Sunday, October 31, 2004

'Napoleon' gathers cult army

Instant-success teen satire joins list of quirky movies to gain loyal, unexpected following

By Margaret A. McGurk
Enquirer staff writer

Jon Gries, Jon Heder and Aaron Ruell in Napoleon Dynamite.
(Aaron Ruell)

A favorite game among cult movie fans is hunting down the early genre works of filmmakers who went on to become some of the most respected and influential people in the movie business. For instance:

• Francis Ford Coppola - Before he wrote his personal chapter in film history with The Godfaher trilogy, he cut his teeth as an uncredited director on The Terror (1963), a cheesy witchcraft thriller from schlock-master Roger Corman. Coppola's name did appear as director of Dementia 13 (1963), a soapy horror story set in an Irish castle.

• Martin Scorsese - His 1972 movie Boxcar Bertha, starring Barbara Hershey and David Carradine as Depression-era outlaws, gained a following more for its frank love scenes than its political sensibilities.

• Jonathan Demme - Back in 1974, long before his success with Silence of the Lambs and Philadelphia, Demme wrote and directed the hilariously lurid women-in-prison flick, Caged Heat, also known as Caged Females and Renegade Girls.

• John Sayles - To finance his heartfelt independent films (Return of the Secaucus Seven, Lianna), Sayles wrote screenplays for laughable scary-critter flicks Piranha (1978) and Alligator (1980) and the sci-fi action movie Battle Beyond the Stars (1980).

• Ron Howard - After outgrowing his child-star image, Howard graduated from film school and started honing his directing skills on the entertaining but amateurish Grand Theft Auto (1977), which he co-wrote with his father, Rance.

• Robert De Niro - The most admired actor in America started out, like fellow actors Jack Nicholson and Bruce Dern, working for Corman, the master of low-budget exploitation flicks. De Niro did his Corman service in the Ma Barker gangster yarn Bloody Mama (1970).

The making of a movie cult is a slow-burn business; often its existence is invisible until it reaches critical mass.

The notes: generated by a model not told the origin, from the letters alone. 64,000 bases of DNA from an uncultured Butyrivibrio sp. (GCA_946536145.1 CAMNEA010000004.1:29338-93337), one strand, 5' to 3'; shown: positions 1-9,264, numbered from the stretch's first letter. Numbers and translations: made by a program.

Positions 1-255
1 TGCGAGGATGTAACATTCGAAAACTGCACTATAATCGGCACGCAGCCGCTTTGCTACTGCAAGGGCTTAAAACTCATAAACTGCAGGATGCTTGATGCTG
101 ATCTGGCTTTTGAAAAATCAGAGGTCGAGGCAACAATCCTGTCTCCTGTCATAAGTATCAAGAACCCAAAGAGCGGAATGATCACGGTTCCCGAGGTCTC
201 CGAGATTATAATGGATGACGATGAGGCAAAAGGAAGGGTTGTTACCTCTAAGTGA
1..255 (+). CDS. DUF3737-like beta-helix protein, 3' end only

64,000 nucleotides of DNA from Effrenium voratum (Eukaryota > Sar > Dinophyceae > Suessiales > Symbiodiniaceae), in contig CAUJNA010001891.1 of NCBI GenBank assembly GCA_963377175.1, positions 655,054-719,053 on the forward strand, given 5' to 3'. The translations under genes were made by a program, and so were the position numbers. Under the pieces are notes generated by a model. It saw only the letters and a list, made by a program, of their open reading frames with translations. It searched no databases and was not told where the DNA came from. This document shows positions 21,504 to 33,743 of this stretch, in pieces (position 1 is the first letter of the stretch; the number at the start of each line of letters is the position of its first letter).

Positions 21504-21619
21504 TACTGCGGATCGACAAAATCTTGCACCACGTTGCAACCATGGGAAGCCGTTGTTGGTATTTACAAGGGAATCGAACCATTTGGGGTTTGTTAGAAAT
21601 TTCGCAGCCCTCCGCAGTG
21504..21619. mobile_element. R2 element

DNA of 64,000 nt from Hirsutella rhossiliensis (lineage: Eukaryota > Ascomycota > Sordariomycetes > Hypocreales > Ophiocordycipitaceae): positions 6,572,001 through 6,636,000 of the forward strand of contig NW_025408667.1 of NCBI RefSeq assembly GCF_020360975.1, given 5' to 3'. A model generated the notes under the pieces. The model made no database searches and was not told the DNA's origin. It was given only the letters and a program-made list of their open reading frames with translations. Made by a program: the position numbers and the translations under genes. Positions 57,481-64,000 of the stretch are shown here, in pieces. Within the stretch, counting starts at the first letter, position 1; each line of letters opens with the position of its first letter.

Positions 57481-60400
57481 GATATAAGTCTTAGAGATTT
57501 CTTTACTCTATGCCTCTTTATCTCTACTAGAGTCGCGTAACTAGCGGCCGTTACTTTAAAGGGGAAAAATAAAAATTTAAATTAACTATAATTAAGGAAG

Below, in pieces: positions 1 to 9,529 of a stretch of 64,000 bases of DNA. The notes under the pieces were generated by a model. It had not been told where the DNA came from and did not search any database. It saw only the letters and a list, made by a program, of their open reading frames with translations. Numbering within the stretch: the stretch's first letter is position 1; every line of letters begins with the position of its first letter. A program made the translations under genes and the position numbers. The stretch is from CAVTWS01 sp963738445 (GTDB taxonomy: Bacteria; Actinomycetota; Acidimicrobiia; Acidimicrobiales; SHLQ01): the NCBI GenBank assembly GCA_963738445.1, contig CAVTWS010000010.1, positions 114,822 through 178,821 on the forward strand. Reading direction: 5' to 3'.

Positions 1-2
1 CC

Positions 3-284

It took four years after The Rocky Horror Picture Show crashed and burned at the box office, for instance, before local fans started showing up every week to yell insults and fling toast at the screen.

Last night Rocky fans whooped it up at the Esquire Theatre in Clifton at a celebration marking 25 years of practicing bad movie manners as participatory art. Leading the charge was The Denton Affair, a costumed troupe that acts out every line, song and dance as the film unwinds.

This year, however, a most unusual phenomenon is unfolding around a low-budget comedy about a desperately unhip high school kid with a knack for survival.

Napoleon Dynamite opened in local theaters on July 16, a month after it debuted in a small number of cities. It is still running nationwide today, taking in about a million dollars a week in some 600 theaters.

It cost a reported $400,000 to make, and has taken in more than $40 million at the box office.

Those numbers are due in large part to masses of fans, mostly teens, who have seen it over and over. In an era when most studio movies are lucky to hang on for six weeks, Napoleon has defied all expectations by attracting its very own instant cult.

Seventeen-year-old Rebecca Owens of Pleasant Ridge is one of those cultists; she's seen the movie five times so far.

"It feels kind of random. It's not making fun of anything specific," she said of the film's appeal. "You see (Napoleon Dynamite) at the beginning when he comes out of the house in those clothes. He's such a ridiculous character you start laughing right away."

People her age relate, she said, because the filmmakers "exaggerate the extent to which people can be seen as dorks. The high school image of a loser taken to this extreme extent is just so funny."

"It's, like, pointless, but it's funny," said Jake Thomas, 14, of Hebron. "How he talks, how his hair is, it just makes you laugh."

Napoleon's famous sayings

If you hear your friends or relatives repeating these lines, you can be pretty sure you have a cult member in your midst:

On life's daily burdens:

"But my lips hurt real bad!"

"She doesn't want you here when she gets back because you've been ruining everybody's life and eating all our steak."

"Tina, you fat lard, come get some dinner!"

"Do the chickens have large talons?"

On survival:

"This one gang kept wanting me to join 'cause I'm pretty good with a bowstaff."

"I spent (summer) with my uncle in Alaska hunting wolverines, I already told you!"

"Nunchuck skills, bow-hunting skills, computer-hacking skills. Girls only want boyfriends who have great skills."

On romance

"It took me like three hours to get the shading on your upper lip right. I think it's my best drawing ever."

"My old girlfriend from Oklahoma was going to fly out here for the dance, but she couldn't because she's doing some modeling."

"I like your sleeves. They're really big."

"She pretty much hates me now.

... Because my uncle's an idiot!"

"I caught you a delicious bass."

On politics

"Heck, yes, I'd vote for you."

"Tell them their wildest dreams will come true if they vote for you."

"Pedro offers you his protection."

'Napoleon' gathers cult army
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